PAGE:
While looking for a comics cover for a sick alert, I realized that the heyday era of the doctor comic was definitely the early ’60s. Licensed comics were such a big deal then, especially for Dell/Western. They licensed just about anything. The BEN CASEY and Dr. KILDARE comics were based on popular TV shows of the time. Dr. KILDARE lasted about 9 issues, BEN CASEY 10, although it did spin off into a comic strip which was written and drawn by Neal Adams.

Doctor comics were, as we mentioned part of a larger licensing boom, and their main appeal seems to have been the opportunity to publish large images of impossibly dreamy actors Vince Edwards and Richard Chamberlain.

Led by visionary publisher Helen Meyer, Dell licensed just about anything in the ’50s and ’60s. like Westerns and comedians, leading to such immortal comics moments as this:

but lots of other stuff:




DC was also open to a wide range of comedy titles:

That even ran into the ’70s:


Dell’s spurt of TV comics in the early ’60s was due to need more than anything else: Western moved their best comics licenses, including Disney to its own Gold Key line of comics. It seems that Meyers was flailing about for a successful formula…one which Dell never found, phasing out its comics to remain in the immensely lucrative paperback and magazine businesses which it then dominated.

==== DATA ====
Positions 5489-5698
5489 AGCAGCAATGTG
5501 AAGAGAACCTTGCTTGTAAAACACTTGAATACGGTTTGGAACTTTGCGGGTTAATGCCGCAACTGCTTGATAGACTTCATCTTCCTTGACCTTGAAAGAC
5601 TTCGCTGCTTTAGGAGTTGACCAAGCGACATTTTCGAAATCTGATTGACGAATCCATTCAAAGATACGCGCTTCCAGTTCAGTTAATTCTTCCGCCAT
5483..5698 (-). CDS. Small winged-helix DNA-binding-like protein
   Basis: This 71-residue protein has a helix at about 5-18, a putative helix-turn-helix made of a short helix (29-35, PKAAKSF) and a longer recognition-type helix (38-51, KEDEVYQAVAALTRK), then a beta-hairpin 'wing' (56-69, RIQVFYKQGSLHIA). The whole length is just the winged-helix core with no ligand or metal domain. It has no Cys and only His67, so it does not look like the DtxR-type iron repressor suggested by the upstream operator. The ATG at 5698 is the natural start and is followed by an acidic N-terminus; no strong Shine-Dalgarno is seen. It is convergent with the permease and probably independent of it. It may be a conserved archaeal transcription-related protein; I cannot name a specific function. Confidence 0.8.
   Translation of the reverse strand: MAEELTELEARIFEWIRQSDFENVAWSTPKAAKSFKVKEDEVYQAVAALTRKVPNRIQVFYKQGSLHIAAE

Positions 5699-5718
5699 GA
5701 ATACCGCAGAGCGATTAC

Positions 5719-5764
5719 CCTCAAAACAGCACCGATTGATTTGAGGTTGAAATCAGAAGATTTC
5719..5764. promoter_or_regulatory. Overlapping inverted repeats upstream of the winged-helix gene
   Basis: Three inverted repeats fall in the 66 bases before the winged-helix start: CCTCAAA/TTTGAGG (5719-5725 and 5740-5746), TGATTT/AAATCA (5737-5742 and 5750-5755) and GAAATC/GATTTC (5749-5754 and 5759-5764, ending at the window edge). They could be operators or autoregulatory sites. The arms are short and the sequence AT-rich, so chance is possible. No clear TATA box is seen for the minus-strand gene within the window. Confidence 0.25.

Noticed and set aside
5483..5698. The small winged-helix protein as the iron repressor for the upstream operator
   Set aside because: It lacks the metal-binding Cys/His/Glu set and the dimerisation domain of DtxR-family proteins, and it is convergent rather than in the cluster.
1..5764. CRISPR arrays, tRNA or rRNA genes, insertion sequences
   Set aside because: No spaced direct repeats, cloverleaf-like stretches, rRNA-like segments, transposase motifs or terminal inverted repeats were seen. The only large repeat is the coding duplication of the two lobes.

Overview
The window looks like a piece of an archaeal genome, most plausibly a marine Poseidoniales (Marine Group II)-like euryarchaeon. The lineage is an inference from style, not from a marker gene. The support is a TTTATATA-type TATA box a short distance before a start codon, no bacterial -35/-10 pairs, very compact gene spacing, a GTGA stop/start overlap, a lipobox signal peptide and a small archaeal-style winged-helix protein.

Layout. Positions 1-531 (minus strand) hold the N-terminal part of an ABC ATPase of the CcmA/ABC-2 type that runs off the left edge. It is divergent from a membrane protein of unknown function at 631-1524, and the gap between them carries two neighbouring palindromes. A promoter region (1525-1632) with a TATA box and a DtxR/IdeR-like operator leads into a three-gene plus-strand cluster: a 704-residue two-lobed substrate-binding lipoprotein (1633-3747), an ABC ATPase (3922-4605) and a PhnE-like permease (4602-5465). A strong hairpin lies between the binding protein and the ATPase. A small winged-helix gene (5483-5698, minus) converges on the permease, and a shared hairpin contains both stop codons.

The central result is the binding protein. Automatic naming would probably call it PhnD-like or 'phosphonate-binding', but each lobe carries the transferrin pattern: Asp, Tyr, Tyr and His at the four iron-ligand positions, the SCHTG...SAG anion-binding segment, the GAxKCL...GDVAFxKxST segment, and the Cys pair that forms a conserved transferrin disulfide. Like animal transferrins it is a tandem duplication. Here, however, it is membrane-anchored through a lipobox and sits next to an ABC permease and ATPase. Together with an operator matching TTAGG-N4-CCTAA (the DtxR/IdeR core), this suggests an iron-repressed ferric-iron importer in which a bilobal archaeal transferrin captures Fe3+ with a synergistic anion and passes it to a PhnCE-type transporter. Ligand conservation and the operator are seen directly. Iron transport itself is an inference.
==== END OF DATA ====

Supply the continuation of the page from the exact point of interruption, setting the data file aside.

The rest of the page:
Anyway, these explorations into non-nerd-friendly licenses are a relic of a time long before the direct sales market. While today licensed comics remain as popular as ever—with such staples as Godzilla and PLANET OF THE APES making yet new appearances—they are very genre reliant.

Which is to say, you aren’t very likely to see anyone publishing Grey’s Anatomy or House comics any time soon.

Even if the doctors are still dreamy.


Of course none of them can compare to the dreamiest doctor of all times, Darkplace’s Dr. Lucien Sanchez:

And the greatest comics doctor of them all, Tezuka’s Black Jack:


Please note, these notes are fever-induced, and if the late Don Markstein were still around, I’m sure he could actually explain what I’m talking about with knowledge instead of just funny covers. The short version, however, is that nerd culture for comics won out.


  1. It’s too bad there aren’t more genre comics. I’d love to be doing romantic comedies or slapstick of some sort. For now, I’ll just have to be glad I finally finished my collections of Bob Hope and Dobie Gillis.
    And for those looking for some good art, Alex Toth, Russ Manning, Steve Ditko, and more did some of those Dell TV tie-ins. Ditko on Hogan’s Heroes. Boggles the mind.
    And is that Karen Valentine on the Camp Runamuck cover? She’s not listed in it on IMDB, but that sure looks like her.

  2. I LOVE the idea of a medical comic equivalent of Gray’s Anatamoy / ER / Private Practice, et.

    I tried to make a medical drama comic soon after I starting publishing with Image Comics. CODE BLUE was my attempt… but it was poorly done and that type of book has to be nourished more than other quickly accepted genres.

    The medical-based comics nowadays are spliced-genres (horror & medicine, or superhero & medicine, or sci-fi & medicine).